“I said to my soul, be still and wait without hope, for hope would be hope for the wrong thing; wait without love, for love would be love of the wrong thing; there is yet faith, but the faith and the love are all in the waiting. Wait without thought, for you are not ready for thought: So the darkness shall be the light, and the stillness the dancing.”
For language to have meaning, there must be intervals of silence somewhere, to divide word from word and utterance from utterance. He who retires into silence does not necessarily hate language. Perhaps it is love and respect for language which imposes silence upon him. For the mercy of God is not heard in words unless it is heard, both before and after the words are spoken, in silence.
TS Eliot and Thomas Merton were both writers who spent a lot of their lives and writings searching for the ultimate meaning of life. They chose different paths. Merton was born in France and made his way to the US and became a citizen. Eliot, on the other hand, was born in St. Louis MO and immigrated to England where he became a subject of the Queen. Eliot married twice and dedicated his life to his wives and poetry. Merton joined the Abbey of Gethsemane and became the most famous writing Monk of our time. These great writers left us with a treasure trove of great literature. They were different but the same. The above quotes inform us that they had a commonality of thought about silence and meditation.
Their joint cry is that we hear and see the most when we cut ourselves off from the language and light that surround us. That cutting off is called by different names, silence, contemplation, meditation but it always has the same end desire, to communicate with something, someone outside of ourselves. We all have an inbuilt desire to discover our true selves that God created. We are bogged down, stitched up with the learning and cares of the world, and we all know there must be something more. That more only exists when we move beyond.
Eliot stresses the need to allow ourselves to be swallowed in the darkness so that the light might manifest itself. He aptly states that if we create our own hope it will be a prejudicial hope that is wrapped in our own desires. Only when we allow love that is not purely self-love enter, can we see light rise from darkness.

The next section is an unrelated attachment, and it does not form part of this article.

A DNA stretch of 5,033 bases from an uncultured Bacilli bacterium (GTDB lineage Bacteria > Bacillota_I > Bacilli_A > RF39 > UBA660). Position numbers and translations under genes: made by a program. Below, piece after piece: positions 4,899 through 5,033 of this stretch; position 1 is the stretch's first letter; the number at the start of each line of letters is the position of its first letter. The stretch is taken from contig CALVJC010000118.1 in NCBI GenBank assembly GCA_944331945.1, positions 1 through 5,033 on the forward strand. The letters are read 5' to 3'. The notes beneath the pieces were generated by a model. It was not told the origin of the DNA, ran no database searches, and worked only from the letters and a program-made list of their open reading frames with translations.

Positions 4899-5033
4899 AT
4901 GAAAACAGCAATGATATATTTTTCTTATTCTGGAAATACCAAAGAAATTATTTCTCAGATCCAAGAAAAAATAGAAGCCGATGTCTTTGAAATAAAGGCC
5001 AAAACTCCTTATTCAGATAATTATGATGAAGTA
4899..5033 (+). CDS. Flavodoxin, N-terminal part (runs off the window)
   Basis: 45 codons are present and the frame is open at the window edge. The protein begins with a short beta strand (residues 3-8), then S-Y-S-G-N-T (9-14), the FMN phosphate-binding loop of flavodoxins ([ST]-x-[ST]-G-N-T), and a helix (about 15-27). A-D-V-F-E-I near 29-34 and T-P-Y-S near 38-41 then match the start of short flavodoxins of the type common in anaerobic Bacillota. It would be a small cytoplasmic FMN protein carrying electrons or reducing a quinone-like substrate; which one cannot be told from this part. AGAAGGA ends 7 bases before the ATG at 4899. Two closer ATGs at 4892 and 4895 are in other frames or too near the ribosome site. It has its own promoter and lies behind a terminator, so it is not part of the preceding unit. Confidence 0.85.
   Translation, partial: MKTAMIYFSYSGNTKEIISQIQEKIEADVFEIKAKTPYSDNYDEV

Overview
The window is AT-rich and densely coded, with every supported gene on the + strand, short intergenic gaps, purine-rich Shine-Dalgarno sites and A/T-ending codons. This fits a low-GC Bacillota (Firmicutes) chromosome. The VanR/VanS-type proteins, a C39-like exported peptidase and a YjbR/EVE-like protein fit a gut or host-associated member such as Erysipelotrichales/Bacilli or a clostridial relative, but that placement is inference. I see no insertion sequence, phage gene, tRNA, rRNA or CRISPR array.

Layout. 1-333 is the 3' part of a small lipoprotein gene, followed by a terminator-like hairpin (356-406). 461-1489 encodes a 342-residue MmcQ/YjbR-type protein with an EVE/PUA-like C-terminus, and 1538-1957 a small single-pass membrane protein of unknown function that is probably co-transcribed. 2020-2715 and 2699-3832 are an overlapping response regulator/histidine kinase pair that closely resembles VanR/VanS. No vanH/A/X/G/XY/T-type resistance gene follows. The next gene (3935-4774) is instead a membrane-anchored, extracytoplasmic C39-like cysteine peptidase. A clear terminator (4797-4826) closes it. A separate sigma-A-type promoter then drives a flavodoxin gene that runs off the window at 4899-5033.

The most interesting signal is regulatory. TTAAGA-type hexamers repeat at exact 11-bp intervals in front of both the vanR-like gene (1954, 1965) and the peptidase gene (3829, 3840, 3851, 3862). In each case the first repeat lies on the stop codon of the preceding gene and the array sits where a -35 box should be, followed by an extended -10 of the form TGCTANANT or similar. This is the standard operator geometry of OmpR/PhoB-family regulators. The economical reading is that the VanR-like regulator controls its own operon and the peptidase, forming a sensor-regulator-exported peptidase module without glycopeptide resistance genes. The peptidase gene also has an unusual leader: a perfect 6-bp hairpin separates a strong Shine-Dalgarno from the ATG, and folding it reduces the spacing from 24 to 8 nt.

Merton reminds us that we are noise machines who seek to fill in every void with more noise. For our language (noise) to have any meaning there must be times of silence that allow us to digest what we have taken into our souls. That silence is the time when we experience divine translation of human noise. In the brightness of the light of God sometimes our utterly meaningless sound becomes the voice of God.
Some years ago I spent a few days at days at St. Joseph Abbey in Covington, Louisiana. I chose to stay in the guest rooms of the Monastery itself rather than the retreat house. By doing so I experienced the complete rhythm of Monastic life. Prayer, work, sharing meals and recreation time. I sat at the Abbot’s table in the refectory for meals and that is where I really got a message in the silence of meal time. There was a young monk reading some “Vatican News.” He was an otherwise engaging and intelligent young man, but his reading skills for this kind of stuff were horrible. Therefore I chose to tune him out but there was another sound that captivated my brain. It was the clanging of the dishes as the monks ate their food. That clanging became all that I heard. Mysteriously, God gave me a message in that absence of my noise. I have never again taken a single meal for granted. The noise of the dishes reminds me of the abundance that God has provided for me and the desire I must have to share it with the world. My silence allowed God to break into my life and speak to me. Merton reminds us, “For the mercy of God is not heard in words unless it is heard, both before and after the words are spoken, in silence.”
Seek the dark silence today so that you might experience the light.
Lord, lead me to a time of silence and holy darkness that will allow me to get a glimpse of your light. It is the light that illuminates beyond my imagination. Allow me to silently bask in that light so that I may see you more clearly.